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Knowledge Management Report

Essay by   •  October 11, 2015  •  Research Paper  •  9,487 Words (38 Pages)  •  1,386 Views

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Table of Contents


1. Introduction

2. Pentagonal Framework:

a. Strategy

b. Process

c. People

d. Culture

e. Technology

3. Assessment

a. Evaluation Criteria

b. Recommendation

4. Conclusion

6. Appendix

Interviews

First meeting

First volley of questions by mail

Second volley of questions by mail

1. Introduction

Q1-What is the source/origin of the KM initiative/project/program/system in the company/department? Describe briefly the context, the project and its stage (in design, in development, in use, in maintenance). Describe the key question you would like to address in your analysis.

Our analysis is conducted to study how knowledge of architectural projects is organized and transferred within the company Jim Clemes, a small architectural firm located in Luxembourg. Their main activity is to provide architectural services both to the private and public sector. With around 53 collaborators they are not considered a big corporation, however their activities are knowledge-oriented and interesting given their area of work. As a result, Jim Clemes was a strategic selection for the subject of our case study.

Since we face a rather small company, it’s not surprising they do not have any explicit strategy. Though they do have a mission/vision (see the box below) and long term objectives. Their vision is to mix the creative aspect of architecture (the art) and the norms and rules they have to respect (economical/political view). They also think they have to build a strong connection between the architect and the client. They create value by achieving this “double” symbiosis. By talking with our contacts, we felt this mission was really embedded in their culture.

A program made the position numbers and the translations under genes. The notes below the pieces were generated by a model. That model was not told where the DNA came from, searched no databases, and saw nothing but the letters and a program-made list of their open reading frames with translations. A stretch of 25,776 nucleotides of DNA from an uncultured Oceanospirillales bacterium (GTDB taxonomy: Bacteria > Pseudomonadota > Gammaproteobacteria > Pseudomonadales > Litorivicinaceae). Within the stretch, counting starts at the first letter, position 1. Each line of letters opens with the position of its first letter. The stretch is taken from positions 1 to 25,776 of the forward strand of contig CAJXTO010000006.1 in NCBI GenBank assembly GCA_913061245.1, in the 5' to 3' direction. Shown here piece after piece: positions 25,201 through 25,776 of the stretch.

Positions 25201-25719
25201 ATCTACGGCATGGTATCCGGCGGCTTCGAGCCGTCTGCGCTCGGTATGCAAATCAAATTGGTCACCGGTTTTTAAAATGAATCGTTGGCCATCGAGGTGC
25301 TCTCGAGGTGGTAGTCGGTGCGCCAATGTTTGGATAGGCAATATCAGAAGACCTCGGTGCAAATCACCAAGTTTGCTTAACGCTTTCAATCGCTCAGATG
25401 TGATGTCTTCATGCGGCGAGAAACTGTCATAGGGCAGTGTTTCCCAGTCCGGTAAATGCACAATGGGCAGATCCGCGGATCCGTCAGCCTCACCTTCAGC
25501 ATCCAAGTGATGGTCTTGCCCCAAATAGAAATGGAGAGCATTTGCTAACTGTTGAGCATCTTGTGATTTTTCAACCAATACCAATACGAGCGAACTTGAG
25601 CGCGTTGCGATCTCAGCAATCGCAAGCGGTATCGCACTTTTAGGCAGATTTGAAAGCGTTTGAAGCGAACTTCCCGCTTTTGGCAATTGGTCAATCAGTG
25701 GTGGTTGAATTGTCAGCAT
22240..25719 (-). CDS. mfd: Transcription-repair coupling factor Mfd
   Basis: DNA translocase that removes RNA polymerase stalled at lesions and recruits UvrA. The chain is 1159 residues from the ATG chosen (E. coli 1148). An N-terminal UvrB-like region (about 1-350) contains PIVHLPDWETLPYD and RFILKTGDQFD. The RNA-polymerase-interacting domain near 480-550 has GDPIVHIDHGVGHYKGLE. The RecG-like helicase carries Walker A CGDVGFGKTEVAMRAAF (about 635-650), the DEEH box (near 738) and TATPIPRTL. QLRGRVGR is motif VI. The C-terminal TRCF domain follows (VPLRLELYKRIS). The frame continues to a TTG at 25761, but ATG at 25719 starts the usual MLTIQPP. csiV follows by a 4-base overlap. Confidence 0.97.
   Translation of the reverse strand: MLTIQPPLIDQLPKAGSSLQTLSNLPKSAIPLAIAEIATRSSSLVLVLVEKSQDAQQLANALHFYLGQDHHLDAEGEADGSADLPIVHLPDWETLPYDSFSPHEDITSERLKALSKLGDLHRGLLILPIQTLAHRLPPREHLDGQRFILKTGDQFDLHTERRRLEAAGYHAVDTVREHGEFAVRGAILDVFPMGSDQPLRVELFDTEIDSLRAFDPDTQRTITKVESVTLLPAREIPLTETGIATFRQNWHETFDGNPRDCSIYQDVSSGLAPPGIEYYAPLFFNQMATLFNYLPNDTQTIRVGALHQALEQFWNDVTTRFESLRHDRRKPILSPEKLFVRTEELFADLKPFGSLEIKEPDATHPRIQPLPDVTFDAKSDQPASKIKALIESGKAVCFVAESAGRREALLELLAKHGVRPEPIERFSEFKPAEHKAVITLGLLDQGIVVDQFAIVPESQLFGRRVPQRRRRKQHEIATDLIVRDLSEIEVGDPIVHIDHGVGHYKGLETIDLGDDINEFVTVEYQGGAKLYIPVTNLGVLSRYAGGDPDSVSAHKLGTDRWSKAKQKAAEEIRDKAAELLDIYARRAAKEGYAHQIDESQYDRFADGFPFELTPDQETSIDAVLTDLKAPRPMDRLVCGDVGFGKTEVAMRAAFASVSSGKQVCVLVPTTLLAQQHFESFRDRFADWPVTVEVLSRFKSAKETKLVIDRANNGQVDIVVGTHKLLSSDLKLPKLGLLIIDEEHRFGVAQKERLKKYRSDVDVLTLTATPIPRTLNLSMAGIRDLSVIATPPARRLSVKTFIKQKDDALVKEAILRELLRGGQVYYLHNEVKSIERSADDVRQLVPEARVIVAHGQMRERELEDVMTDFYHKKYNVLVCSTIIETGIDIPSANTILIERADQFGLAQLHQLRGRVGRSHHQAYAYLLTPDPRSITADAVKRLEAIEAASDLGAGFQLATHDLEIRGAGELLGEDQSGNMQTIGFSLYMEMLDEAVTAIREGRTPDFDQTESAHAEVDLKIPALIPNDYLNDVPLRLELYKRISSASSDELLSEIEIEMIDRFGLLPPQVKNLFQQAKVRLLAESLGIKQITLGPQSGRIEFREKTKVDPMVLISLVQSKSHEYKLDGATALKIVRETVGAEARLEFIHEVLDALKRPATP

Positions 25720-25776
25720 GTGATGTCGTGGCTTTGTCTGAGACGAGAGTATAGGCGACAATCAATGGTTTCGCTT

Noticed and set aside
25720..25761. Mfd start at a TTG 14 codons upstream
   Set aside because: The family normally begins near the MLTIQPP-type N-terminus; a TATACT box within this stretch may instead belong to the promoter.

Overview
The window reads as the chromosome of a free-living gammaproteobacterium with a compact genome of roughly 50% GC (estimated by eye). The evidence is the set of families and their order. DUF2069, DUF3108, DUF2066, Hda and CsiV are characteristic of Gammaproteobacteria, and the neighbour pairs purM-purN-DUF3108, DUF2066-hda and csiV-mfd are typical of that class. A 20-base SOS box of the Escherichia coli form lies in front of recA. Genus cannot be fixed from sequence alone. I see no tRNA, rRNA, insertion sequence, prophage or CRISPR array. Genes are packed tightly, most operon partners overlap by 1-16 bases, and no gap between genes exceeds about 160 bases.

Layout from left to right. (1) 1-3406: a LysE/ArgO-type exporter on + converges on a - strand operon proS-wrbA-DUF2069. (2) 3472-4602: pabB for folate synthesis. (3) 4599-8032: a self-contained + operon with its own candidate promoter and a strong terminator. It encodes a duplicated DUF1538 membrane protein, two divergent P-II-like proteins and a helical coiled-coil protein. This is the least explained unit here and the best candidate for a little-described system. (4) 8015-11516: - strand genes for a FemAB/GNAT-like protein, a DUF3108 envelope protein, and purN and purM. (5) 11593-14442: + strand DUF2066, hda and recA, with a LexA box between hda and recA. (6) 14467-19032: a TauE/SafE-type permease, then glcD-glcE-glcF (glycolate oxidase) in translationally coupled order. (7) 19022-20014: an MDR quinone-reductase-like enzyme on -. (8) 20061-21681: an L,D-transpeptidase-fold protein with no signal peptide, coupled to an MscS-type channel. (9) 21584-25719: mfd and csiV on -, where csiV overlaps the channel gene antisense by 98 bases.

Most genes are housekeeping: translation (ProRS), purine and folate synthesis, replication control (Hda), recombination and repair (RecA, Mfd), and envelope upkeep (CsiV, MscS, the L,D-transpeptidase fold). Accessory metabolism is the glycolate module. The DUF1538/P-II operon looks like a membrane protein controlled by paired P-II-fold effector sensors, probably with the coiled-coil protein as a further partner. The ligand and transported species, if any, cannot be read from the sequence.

To put in appendix (Mission/vision of the company):

Depuis ses débuts en 1984 (3 personnes) jusqu’à ce jour (53 employés), l’Atelier d’Architecture et de Design Jim Clemes a su développer une philosophie de travail qui lui est propre.

“L’architecture une philosophie ?”

En effet, l’architecte maîtrise “l’art de construire”. Cette juxtaposition de deux termes à première vue opposés peut sembler suspecte. L’art évoque la liberté, l’absence de contrainte, la notion d’esthétique touchant à l’immatériel, le divin…

Construire représente la notion de réglementation, de normes, d’organisation, étant en étroite relation avec la réalité économique et politique.

Concilier l’inconciliable, tel est la philosophie formant la force et la richesse de notre profession.

Construire à l’écoute du client, de ses préoccupations et de son programme est notre premier objectif.

Notre plus-value est d’intégrer « l’art » à cette réalité et non l’inverse, à travers la valorisation des sites, la logique des structures, la vérité des matériaux et la création…

… C’est dans le dialogue entre l’architecte et son client que naît l’architecture. L’objectif est d’arriver à une symbiose entre les deux partenaires pour créer une association durable et réciproquement profitable, où chacun apporte ses compétences dans une confiance mutuelle. L’architecture dépend de la réussite de cette collaboration où chacun est maître, d’ouvrage et d’oeuvre.